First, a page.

Mobile Rails applications, part 2: jQTouch with Rails 3
August 29, 2010
In my last post I shared my first steps toward creating a mobile version of a Rails application. I looked at the Mobile Fu plugin, but wasn’t happy with how it played with other parts what you might want to do with a Rails application. So referring to a couple of screencasts I moved forward with hand-rolling my mobile detection code—as it turns out, it’s not hard at all to do.
I’ll assume you’ve watched the Railscasts episode on mobile websites and followed the steps in it to prepare your application for mobile devices. Although it was written with Rails 2.3 in mind, I’m not having problems with it in Rails 3 RC 2.
The Railscast is an excellent start, but after watching Peepcode’s episode on jQTouch I learned a few small touches I’d been missing to make my app work like an app. If you’re still getting a feel for jQTouch, the Peepcode episode is worth the money. It doesn’t cover some things I want to get into later (like theming), but it is more than enough to get you started with a mobile Rails application.
My mobile layout file is mostly the same as Railscasts’ version; I just converted it to Haml. I had a problem with indentation when I used
html2haml, but that was easily fixed (note: like the Railscasts code, I’m also using the Nifty Generators gem). I removed the line that generates a Back button in the layout because based on what I know about jQTouch I think it needs to be in the view that needs a Back button to exist. This could be refactored but I’ll worry about that later.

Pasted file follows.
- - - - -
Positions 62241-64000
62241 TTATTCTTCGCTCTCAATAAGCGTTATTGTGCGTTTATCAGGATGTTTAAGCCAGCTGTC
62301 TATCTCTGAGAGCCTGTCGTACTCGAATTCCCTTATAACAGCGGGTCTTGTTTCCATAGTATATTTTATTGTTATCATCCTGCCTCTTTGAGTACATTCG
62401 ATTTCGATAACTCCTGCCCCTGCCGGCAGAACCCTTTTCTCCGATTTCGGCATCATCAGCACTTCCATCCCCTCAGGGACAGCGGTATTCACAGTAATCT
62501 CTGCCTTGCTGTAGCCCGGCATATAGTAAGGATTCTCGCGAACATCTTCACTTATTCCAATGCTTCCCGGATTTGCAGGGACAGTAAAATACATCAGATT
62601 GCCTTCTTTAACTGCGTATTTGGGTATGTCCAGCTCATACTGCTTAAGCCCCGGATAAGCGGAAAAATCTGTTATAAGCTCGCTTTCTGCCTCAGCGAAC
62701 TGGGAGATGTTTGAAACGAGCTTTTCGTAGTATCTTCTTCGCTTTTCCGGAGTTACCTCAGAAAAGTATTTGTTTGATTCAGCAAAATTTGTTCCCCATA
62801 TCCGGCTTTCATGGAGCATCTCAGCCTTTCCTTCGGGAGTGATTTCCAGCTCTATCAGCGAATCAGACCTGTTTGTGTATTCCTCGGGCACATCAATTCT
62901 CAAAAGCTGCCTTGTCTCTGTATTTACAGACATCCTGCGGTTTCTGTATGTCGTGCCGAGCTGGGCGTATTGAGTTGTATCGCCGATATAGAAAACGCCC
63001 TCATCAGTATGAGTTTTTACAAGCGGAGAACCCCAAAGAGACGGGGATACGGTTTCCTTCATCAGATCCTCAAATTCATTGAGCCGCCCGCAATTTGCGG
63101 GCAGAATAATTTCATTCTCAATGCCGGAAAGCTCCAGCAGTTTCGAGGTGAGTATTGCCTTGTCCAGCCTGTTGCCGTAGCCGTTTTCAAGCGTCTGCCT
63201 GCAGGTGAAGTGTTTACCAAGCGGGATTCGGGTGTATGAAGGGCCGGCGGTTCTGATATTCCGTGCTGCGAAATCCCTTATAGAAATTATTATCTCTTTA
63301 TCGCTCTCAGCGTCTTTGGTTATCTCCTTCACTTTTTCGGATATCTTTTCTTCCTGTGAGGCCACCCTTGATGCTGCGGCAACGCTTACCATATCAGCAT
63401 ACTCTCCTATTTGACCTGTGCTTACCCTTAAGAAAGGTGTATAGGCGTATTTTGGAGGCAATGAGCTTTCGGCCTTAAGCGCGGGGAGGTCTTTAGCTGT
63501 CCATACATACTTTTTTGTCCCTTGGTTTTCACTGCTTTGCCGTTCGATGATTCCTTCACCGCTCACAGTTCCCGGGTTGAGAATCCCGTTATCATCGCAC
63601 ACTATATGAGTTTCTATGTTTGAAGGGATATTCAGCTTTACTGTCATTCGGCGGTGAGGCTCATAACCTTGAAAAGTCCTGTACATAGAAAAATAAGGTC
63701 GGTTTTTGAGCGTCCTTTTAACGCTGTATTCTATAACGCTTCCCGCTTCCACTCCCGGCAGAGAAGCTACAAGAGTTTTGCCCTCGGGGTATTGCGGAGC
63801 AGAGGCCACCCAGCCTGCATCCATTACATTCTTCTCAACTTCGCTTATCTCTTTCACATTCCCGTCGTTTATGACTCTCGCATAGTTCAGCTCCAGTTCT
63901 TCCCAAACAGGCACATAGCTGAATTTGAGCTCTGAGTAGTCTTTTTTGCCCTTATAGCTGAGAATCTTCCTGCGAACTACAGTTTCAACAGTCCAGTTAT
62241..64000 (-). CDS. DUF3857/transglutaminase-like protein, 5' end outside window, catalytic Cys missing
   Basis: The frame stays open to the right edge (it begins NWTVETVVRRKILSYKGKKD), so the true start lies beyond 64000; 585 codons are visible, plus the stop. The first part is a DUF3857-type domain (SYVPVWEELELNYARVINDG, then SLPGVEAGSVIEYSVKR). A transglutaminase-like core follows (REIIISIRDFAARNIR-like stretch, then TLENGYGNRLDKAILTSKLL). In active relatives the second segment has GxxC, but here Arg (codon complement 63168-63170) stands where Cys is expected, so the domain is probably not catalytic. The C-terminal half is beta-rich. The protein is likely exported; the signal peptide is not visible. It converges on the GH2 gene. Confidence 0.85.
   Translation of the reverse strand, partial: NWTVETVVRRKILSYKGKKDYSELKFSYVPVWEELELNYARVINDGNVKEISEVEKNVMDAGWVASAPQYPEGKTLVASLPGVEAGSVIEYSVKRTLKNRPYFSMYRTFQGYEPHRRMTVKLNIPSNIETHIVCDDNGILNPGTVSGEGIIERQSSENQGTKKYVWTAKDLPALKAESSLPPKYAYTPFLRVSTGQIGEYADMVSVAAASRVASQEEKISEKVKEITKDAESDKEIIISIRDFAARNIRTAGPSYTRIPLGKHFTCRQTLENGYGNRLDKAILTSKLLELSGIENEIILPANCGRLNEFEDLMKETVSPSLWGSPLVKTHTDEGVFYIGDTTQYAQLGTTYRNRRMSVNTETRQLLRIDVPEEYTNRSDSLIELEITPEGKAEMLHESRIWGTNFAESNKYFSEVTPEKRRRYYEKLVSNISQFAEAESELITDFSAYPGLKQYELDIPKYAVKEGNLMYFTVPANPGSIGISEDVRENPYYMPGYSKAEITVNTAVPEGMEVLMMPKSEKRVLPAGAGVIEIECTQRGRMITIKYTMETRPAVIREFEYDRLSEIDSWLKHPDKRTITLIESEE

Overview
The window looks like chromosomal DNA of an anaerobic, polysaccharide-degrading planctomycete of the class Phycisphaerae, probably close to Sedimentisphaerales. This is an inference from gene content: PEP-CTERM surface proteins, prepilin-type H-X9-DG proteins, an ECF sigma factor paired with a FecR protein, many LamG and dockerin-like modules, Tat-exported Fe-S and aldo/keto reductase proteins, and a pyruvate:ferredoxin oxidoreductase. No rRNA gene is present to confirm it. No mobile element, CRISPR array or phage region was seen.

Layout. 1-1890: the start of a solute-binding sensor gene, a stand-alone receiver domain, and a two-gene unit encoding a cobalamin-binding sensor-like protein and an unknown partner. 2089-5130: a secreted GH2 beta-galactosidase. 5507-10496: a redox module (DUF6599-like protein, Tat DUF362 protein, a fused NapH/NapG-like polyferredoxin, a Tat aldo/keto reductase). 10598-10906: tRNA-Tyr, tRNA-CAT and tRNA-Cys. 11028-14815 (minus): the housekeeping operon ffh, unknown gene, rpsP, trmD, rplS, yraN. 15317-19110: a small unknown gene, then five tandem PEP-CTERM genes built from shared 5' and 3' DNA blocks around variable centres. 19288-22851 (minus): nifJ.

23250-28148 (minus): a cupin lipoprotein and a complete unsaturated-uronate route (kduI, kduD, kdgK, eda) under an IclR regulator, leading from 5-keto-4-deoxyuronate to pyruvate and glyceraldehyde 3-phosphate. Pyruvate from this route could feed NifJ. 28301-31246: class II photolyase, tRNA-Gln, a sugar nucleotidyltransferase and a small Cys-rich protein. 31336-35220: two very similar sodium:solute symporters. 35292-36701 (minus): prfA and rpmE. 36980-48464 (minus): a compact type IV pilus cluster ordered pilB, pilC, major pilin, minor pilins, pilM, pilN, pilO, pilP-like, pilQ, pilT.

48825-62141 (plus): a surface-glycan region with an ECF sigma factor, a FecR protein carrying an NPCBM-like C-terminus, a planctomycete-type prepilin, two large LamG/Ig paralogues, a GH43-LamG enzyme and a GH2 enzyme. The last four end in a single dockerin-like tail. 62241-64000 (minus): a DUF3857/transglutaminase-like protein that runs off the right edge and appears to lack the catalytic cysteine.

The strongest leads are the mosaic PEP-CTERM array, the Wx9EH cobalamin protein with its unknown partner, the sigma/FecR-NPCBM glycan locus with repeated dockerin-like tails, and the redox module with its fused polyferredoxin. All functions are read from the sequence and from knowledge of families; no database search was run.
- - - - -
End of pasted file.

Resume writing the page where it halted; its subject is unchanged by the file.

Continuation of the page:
Here’s what my layout currently looks like, using jQTouch’s Apple theme:
This is another thing I picked up from Peepcode: Code for mobile views must be rendered without a layout; jQTouch then correctly replaces the
current div with the code from the server and properly does the right-to-left slide transition.
First, here’s what the
index method’s view looks like. It returns a basic unordered list of my recipes, each with the
arrow style that jQTouch uses.
Second, the view for my
show method. Note that the
.toolbar code is duplicated here; I haven’t done any refactoring of this yet but will eventually create a helper to handle this. Note I have the
.toolbar here, with a Back button.
I still have a few things to do, for a future post. First, I want to build in some better mobile device detection so I can give high end mobile users a rich experience while still providing content for devices without the bells and whistles (hopefully another look at the Mobile Fu code will help with that). Second, I want to put in some authentication with Devise. Finally, I want to experiment more with jQTouch’s theming system to give my little application a more universal user interface.
In the meantime, if you have any questions or suggestions, please drop a comment below.
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